Last Friday, the world was rocked when militant Islamists attacked several different locations in and around Paris.
French President Francois Hollande called these atrocities an act of war. American President Barack Obama condemned the attacks and said the act was against all of humanity and the “universal values that we share.”
The media and much of the population in both Europe and the United States were surprised by the attacks, not to mention shocked by the numerous deaths. It was unspeakable that a terrorist attack of such magnitude could be carried out in a place such as Paris.
And now they’re threatening similar attacks in other cities across the world — including Washington, D.C.
For months, we have seen in the news reports of Syrian refugees streaming into various European nations by the thousands. Our own leaders are still pushing to bring refugees to the United States. Several mayors from across the nation have signed a petition to bring as many as 100,000 refugees to the states.
Many Americans see this as an act of suicide because surely there are going to be terrorists among the refugees, while others condemn them for being prejudiced toward a people in dire need of a safe haven away from the daily acts of horror to which they are subjected. The issue has become politicized and people are condemning each other for their stances rather than working toward a solution.
It is still not yet known if any of the Paris attackers posed as refugees flowing into Europe, but ISIS (Islamic State of Iraq and Syria) — sometimes also called ISIL (Islamic State of Iraq and the Levant) — has publicly stated its intention to exploit the refugee crisis to infiltrate Western countries that accept them.
GOP presidential front-runner Donald Trump said allowing Syrian refugees into the United States could be “one of the great Trojan horses. Ohio Gov. John Kasich, also a GOP presidential candidate, joined other many Republican (and one Democrat) governors who said they will refuse Syrian refugees into their states.
On the flip side, the Washington Post says, “Perhaps one of the most persuasive arguments against equating refugees with terrorists is simple: It’s exactly what the Islamic State wants.” Welcoming refugees, the paper says, “undercuts” ISIS’s “legitimacy” because the refugees would rather leave their so-called caliphate to live in “infidel Western lands.”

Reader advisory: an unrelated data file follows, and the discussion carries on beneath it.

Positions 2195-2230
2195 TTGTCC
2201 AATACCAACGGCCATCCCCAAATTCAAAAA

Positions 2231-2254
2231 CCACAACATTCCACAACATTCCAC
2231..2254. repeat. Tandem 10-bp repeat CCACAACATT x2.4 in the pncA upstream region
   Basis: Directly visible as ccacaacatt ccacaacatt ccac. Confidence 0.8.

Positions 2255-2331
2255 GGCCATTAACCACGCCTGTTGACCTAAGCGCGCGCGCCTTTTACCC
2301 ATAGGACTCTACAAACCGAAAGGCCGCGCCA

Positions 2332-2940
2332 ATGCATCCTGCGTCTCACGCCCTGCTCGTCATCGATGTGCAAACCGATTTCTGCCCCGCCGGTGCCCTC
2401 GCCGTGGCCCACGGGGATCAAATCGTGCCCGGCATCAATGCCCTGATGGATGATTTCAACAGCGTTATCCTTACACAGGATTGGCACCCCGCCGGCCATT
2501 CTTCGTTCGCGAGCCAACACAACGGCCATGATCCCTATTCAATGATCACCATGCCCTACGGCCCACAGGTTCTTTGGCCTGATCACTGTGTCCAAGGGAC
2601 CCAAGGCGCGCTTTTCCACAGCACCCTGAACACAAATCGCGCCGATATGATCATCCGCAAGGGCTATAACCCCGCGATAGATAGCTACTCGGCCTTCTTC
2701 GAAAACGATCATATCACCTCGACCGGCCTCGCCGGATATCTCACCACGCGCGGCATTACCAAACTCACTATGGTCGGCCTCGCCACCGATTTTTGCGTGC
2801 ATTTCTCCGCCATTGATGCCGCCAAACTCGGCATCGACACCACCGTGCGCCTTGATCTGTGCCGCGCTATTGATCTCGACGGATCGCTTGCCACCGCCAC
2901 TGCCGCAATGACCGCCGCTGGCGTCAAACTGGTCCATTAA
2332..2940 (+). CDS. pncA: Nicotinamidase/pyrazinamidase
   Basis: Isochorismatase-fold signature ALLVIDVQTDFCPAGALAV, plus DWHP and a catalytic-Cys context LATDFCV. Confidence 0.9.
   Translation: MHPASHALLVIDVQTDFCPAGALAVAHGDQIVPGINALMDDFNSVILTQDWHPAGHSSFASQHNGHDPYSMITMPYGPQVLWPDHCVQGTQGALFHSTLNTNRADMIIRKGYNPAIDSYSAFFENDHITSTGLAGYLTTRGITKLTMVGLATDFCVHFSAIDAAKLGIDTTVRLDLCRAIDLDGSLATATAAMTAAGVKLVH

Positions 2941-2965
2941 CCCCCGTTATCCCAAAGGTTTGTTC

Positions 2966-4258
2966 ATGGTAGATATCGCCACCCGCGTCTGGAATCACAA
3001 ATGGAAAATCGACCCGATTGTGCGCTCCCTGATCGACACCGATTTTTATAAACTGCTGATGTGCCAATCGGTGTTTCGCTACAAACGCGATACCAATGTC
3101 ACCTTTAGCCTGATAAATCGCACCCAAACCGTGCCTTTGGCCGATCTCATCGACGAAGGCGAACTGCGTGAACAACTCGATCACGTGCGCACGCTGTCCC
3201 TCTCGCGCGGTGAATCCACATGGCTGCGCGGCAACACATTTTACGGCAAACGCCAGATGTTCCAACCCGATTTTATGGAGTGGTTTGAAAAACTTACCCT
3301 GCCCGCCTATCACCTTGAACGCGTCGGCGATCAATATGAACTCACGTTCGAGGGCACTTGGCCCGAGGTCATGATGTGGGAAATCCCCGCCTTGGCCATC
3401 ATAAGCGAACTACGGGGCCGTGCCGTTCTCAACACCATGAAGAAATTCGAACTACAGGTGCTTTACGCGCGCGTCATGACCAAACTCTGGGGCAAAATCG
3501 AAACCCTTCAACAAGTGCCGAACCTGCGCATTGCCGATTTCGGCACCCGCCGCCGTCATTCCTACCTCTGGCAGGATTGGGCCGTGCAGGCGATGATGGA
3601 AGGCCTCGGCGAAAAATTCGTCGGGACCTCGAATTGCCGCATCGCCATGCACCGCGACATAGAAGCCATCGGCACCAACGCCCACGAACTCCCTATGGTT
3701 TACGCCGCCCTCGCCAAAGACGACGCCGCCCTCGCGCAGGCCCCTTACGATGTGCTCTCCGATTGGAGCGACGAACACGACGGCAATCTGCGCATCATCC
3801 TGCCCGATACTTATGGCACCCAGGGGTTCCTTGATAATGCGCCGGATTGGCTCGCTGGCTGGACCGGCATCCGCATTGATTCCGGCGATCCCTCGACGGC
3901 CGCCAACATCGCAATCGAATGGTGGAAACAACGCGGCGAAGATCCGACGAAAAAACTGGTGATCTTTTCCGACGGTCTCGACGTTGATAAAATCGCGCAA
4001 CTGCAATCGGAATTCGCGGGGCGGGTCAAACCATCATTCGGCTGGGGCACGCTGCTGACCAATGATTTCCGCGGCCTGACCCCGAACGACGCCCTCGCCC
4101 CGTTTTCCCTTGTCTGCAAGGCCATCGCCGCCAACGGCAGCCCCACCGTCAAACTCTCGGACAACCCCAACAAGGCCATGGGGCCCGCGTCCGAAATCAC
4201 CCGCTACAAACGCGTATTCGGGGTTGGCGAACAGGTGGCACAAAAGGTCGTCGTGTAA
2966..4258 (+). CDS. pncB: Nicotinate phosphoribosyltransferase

While we argue and take sides, human beings are being killed. While we denounce each other for our respective stances, hostages are being taken. And while our president goes on national TV and tells us ISIS, the most significant threat to the United States, has been contained, they are taking the lives of our allies.
Sept.11, 2001, was a wake-up call that let Americans know that we are not immune from the real threat of terror. Sadly, we have forgotten that over the last 14 years. Unfortunately, it may take another such crisis for Americans to realize that we must act. We must root out terror and destroy it before it consumes us.
But for that to happen, we must first forget our differences and come together. We cannot fight an enemy while we bicker among ourselves about race, religion or political affiliation. We cannot survive while we argue over Constitutional rights, health care and education. We cannot overcome this unprecedented threat to our way of life while we label those who don’t share our same beliefs.
We all want the same things, and we all think we know best how to obtain them, but at some point we must compromise so that we can again face outward and answer attacks from terrorist organizations.
Franklin Delano Roosevelt once said, “The only thing we have to fear is fear itself.”
Terrorist organizations thrive on creating fear among populations, and so Roosevelt’s quote becomes truer today than ever before. We must face our fears, we must fight terror, and we must sacrifice if we are to salvage freedom and our great nation.